Best regards,
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Staff member
I have played a few larger organs in my lifetime ... the one that sticks out in my mind is the Mormon Tabernacle instrument, although the best sound is not seated at the console, but rather out in the room.

Two years ago, I played a concert on a 2009 II/25 Frobenius at Jølunde Kirke in Denmark that was absolutely fantastic. Our site owner, Frederik Magle, designed that one and saw the project to its completion and played the dedicatory recital as well.

In my own church where I am employed as the organist, we have a II/9 Möller Pipe ... very adequate for the building which seats 250 ... and it is able to play any of the organ repertoire quite nicely ... however, the limitation are pieces that don't require rapid piston changes as there are only 4 generals, but there is a crescendo shoe.
A few years ago I performed the Mendelssohn Sonata I on it ... and have done the Franck Chorale No. 3 in A minor successfully too.

I suppose "size" is relevant ... and although the larger ones do have more choices for ensemble sound and tons more solo stops, the smaller instruments are equally as nice too and need to be appreciated more.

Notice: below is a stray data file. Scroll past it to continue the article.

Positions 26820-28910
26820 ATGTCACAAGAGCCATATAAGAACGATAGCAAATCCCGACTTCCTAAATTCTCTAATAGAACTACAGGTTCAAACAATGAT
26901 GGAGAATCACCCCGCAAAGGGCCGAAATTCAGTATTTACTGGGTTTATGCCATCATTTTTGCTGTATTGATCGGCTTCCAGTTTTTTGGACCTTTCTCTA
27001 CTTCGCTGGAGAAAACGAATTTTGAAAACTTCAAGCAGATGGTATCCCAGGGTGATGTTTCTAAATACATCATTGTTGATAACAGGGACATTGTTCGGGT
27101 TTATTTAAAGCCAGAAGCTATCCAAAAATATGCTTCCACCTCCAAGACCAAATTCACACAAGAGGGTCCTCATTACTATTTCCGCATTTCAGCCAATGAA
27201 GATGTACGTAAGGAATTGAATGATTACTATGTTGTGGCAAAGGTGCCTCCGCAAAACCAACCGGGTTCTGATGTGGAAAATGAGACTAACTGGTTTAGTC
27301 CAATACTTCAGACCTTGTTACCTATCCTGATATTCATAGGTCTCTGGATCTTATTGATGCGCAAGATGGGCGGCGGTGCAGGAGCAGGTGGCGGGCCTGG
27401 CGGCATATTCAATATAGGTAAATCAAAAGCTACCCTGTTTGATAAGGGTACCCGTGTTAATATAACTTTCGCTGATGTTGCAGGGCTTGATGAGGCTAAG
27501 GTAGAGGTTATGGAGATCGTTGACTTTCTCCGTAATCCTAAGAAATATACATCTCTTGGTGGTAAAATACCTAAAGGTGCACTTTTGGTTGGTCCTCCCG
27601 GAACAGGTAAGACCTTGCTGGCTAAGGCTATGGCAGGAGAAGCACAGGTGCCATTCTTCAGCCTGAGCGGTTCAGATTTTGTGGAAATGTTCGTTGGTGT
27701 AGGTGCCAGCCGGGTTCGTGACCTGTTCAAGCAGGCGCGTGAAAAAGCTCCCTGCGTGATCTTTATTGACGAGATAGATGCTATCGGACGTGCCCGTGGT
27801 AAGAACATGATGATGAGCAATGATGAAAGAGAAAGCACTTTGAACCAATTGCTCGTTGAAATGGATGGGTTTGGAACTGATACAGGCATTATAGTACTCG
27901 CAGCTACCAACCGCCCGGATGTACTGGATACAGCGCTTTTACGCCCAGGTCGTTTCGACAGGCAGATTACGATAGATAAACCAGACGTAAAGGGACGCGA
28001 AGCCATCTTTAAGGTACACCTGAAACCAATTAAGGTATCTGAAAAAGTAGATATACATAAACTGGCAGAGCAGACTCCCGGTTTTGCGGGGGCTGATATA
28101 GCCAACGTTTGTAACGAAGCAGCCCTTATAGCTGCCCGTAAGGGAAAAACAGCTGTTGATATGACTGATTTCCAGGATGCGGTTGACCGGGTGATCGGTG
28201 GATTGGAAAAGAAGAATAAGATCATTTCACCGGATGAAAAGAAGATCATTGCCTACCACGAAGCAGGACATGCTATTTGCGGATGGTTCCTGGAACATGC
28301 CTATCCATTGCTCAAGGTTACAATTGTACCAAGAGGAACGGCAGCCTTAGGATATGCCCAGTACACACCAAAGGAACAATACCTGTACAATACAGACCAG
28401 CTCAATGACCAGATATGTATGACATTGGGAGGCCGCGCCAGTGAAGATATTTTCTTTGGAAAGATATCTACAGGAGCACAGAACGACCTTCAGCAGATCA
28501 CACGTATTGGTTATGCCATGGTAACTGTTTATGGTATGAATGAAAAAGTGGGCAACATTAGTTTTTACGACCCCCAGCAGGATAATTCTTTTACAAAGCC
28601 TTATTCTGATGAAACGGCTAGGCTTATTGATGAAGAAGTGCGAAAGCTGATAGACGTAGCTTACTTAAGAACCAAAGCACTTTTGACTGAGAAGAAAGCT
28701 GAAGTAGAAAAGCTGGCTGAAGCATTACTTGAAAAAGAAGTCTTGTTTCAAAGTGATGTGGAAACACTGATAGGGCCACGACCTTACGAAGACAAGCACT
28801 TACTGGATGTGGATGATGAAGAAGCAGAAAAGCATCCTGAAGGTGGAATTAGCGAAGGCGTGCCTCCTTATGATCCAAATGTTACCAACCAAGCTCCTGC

Kh ♫

Ghekorg7 (Ret)

Rear Admiral Appassionata (Ret)
Hi Lars :)

I love small organs.... you already know that LOL
And you proved many times that you can do miracles with that crescendo shoe of yours!
And more miracles with your registrations with just 9 stops.....
OK and some more super power as admin here !!!! LOL LOL

HOW ABOUT THE FRANKENSTEIN SILBERMANN baby ???? Isn't she a beauty ?

Hey dear Luis, Hi :)

even a simple note played from a doublette 2' can reach the far beyond place where it's about to be heard !


New member
As far as aliens are concerned I would want to be sure that they did not have ulterior motives before showing them this little gem in my home town, particularly if their home planet possessed an atmosphere similar to ours. It may not be the best in the world but it may make it on to their short "trophy" list just out of convenience. Why? Even though it weighs roughly 13 tons it is essentially portable (or should that be "portative"). As part of the original design it was build on a hovercraft so that it could be moved back-of-stage when not in use! There is a story about the original design that suggests that the Rieger Orgelbau reps were asked just how much a 50 stop pipe organ (particularly a tracker version) could be flexed - they did not have an answer because it had never been done before.